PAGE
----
News revealed a number of developments in GPS earlier last month. Among these was Verizon Wireless’ decision, reported in Red Herring on Jan. 19, to market to parents a GPS tracking system for them to track their teenagers via cell phones.
Global Positioning System tracking technology will explode as 2006 unfolds. Most people are ready to welcome this technology into their lives. GPS will take the first steps this year toward becoming second nature to us, a must-have just like the phones and other devices that will include GPS technology in them.
The march has already begun. Cars with satellite radio are virtually preconditioned for GPS. Most people with late-model cell phones have the capability to be outfitted with it, and a recent story on CNN’s ‘Headline News” showed how anyone with even an old cell phone can be tracked through simple cell phone tower communication.
Some uses of GPS are logical and offer society benefits that meet little, if any, resistance.
On Jan. 21, The Albuquerque Tribune reported that New Mexico’s Bernalillo County has implemented a GPS program that uses cell phones and ankle bracelets to track repeat violent offenders who might violate restraining orders. According to the article, other counties across the country have adopted similar programs that rely on GPS.
A Jan. 20 report in the Seattle Post-Intelligencer gave information on pending GPS legislation in Washington State. The proposed laws would, according to the article, “mandate GPS monitoring for registered sex offenders across the state and set up a GPS pilot program for homeless sex offenders.” Rep. John Lovick, Democrat for Washington State’s Mill Creek district, has sponsored the bills.
GPS systems are the troublemaker’s worst nightmare. Tracking software does not lie, and the days of teenagers coming home late and making up stories about where they’ve been are nearing an end. And criminals may as well hang up their hats and go home. Their careers are over.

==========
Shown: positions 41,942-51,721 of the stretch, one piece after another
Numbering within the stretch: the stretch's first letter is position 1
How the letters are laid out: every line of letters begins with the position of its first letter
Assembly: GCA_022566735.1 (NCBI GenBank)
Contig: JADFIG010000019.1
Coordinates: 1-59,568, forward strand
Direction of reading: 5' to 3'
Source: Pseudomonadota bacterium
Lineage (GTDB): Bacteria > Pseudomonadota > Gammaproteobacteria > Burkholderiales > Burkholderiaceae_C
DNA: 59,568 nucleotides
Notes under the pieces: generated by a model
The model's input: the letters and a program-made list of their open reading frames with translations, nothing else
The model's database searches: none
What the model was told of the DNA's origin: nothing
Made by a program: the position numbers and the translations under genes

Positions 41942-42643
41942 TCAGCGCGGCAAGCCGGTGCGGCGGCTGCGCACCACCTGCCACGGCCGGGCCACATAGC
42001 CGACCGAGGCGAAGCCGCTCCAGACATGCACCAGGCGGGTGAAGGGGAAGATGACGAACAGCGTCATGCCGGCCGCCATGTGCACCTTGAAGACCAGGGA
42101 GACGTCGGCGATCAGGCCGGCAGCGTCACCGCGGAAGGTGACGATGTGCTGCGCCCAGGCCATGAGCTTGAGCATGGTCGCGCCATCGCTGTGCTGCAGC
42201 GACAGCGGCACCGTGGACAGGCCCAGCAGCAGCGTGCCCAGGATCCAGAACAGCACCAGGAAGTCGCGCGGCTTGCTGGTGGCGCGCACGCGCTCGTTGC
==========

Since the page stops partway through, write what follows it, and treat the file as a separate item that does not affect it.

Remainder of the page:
GPS tracking systems won’t need to become popular to gain ubiquity. This is a technology that will spread regardless of whether consumers ask for it. Default marketing via the popular culture will bridge any remaining gaps between fear and acceptance.
In an episode about a teenage daughter going out on a date with a much older young man, “Hogan Knows Best,” a surprisingly real “celebreality” show on VH1, presented the idea of GPS tracking.
GPS can strengthen trust and understanding between parents and their children and between society and law enforcement. And, from a perspective of pure convenience, GPS stands to revolutionize the way we keep tabs on one another.
The Christian Science Monitor reported on Jan. 30 that young people are increasingly becoming a prime target for identity theft. Other reports have linked identity thieves with popular sites such as MySpace.com and Facebook.com.
I think the news gives those who run online communities geared primarily for youth a prime opportunity to beef up their security. We give lip service to the notion of protecting our children from danger. Teeming online youth communities can be great outlets for creativity and social growth. Let’s not allow these sites to become great outlets for identity thieves, too, who want to hide behind these benefits.
According to the Christian Science Monitor article, US Federal Trade Commission logs are suggesting a steady rise in identity theft against young people. Other articles in student-run college publications—such as a Jan. 25 report in The Daily Colonial and a Jan. 30 story in The Dakota Student—have specifically shed a light on the dangers of identity theft for people who use sites such as MySpace and Facebook. Users tend to give little thought to posting large amounts of personal information.
Young people have grown up with the Internet and trust it, especially when a site is well-known. Juxtapose this with the common denominator among nearly all online identity theft scares this past year: careless posting of sensitive information to the Web. You have a recipe for disaster. It’s just one more reason why we shouldn’t be surprised at all that youth are a prime target of identity thieves.
And the carelessness again extended beyond the Internet. The Associated Press reported on Feb. 1 that issues of The Boston Globe and the Worcester Telegram & Gazette arrived at subscribers’ homes that day with credit card numbers and other sensitive information inadvertently included on home address stickers.
Protection against identity theft and online predators doesn’t have to be complicated. It doesn’t even have to cramp anyone’s style all that much. But we do need to pay attention. Leadership and a sense of responsibility from industry will help us to meet these growing challenges. Legislative responsiveness wouldn’t hurt, either. And commonsense behavior on the part of consumers is always critical.